Fundamental assumptions

Arjen Dijksman

First assumption: the matter element and its extent.

There is only one kind of matter element. It may be modelled by a straight line's segment of unique constant extent (length) L. We call it the materion.

The materion is undeformable.
There is no mass, no electric charge or other physical property attached to the fundamental matter element.
Materions do not appear or disappear. There is conservation of the number of materions.

Second assumption: the interactions between matter elements and the consequent motions.

Matter elements (materions) only interact through contact. When materions are in contact, they refrain from crossing each other, either through collision (distancing or translational motion with a rotational motion depending on the point of impact) or through gliding (constrained translational and rotational motion of the interacting materions).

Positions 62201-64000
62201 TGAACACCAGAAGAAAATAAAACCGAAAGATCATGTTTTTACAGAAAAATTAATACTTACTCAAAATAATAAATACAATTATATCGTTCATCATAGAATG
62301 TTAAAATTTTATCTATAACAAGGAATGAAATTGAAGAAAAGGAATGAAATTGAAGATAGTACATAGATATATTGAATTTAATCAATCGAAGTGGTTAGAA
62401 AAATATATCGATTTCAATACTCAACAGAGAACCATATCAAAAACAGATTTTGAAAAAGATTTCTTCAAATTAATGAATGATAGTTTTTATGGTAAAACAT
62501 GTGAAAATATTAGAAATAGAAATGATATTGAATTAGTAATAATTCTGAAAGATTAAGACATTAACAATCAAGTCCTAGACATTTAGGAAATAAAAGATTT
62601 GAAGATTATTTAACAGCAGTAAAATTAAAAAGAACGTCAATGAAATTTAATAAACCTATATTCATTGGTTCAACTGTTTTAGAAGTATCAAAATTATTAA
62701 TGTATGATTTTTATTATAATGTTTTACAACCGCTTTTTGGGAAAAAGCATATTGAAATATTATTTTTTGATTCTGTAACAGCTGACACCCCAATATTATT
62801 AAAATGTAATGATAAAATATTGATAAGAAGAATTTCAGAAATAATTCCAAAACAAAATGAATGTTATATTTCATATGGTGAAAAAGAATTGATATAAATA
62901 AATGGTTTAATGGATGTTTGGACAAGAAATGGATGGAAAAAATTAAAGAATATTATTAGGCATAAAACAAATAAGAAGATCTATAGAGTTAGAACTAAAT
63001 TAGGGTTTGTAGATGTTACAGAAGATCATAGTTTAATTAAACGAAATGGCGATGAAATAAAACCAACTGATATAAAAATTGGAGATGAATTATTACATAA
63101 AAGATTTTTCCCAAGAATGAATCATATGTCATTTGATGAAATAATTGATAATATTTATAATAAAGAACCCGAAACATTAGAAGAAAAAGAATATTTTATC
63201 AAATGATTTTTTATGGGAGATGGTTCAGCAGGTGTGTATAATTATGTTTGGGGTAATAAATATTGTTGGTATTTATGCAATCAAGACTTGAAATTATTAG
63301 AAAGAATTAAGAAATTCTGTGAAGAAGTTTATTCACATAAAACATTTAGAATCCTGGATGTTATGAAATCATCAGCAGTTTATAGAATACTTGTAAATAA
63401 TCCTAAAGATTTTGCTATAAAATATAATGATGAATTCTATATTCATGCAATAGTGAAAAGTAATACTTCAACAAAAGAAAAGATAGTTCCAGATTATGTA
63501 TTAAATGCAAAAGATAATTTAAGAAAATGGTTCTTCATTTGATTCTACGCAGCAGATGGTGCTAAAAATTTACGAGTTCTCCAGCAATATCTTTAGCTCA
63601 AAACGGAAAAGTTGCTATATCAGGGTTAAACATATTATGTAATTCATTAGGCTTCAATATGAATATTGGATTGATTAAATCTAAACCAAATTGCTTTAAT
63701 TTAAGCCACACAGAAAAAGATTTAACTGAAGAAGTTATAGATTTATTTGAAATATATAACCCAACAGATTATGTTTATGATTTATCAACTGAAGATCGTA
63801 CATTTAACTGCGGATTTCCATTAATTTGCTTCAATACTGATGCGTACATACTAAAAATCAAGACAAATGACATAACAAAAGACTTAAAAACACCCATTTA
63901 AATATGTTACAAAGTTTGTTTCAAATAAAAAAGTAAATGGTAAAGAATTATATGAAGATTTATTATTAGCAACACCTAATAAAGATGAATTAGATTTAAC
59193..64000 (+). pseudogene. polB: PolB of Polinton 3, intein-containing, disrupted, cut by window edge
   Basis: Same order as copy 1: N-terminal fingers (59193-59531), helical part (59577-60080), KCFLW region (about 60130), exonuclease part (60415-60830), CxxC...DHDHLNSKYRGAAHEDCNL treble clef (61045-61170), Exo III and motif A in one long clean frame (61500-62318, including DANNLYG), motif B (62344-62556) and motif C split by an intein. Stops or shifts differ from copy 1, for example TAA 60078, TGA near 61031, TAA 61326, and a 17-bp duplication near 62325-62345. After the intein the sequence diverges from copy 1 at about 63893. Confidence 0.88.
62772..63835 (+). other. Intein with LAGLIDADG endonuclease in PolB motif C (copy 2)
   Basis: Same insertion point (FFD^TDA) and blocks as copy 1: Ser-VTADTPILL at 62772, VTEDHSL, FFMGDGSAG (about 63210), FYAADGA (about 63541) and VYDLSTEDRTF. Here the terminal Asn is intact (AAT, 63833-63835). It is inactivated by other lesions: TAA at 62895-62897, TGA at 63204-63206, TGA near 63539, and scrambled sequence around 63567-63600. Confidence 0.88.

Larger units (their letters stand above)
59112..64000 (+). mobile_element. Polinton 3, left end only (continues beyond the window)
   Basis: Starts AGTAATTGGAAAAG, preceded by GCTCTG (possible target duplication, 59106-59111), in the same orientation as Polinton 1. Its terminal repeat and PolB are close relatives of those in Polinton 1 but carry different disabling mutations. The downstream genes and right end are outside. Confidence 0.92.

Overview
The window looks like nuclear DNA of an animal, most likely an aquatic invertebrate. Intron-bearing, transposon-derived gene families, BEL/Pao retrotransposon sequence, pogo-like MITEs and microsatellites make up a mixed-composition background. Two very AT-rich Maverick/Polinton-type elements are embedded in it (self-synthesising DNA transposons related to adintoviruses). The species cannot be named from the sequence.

The materion is impenetrable.
Collision between two materions induces:

  1. instantaneous distancing of the two materions with a constant relative velocity,
  2. instantaneous change in rotational velocity depending on the point of impact.


These are drafted assumptions. I still work on simulations to fit as near as possible to experimental evidence.

The main differences with respect to conventional physics are: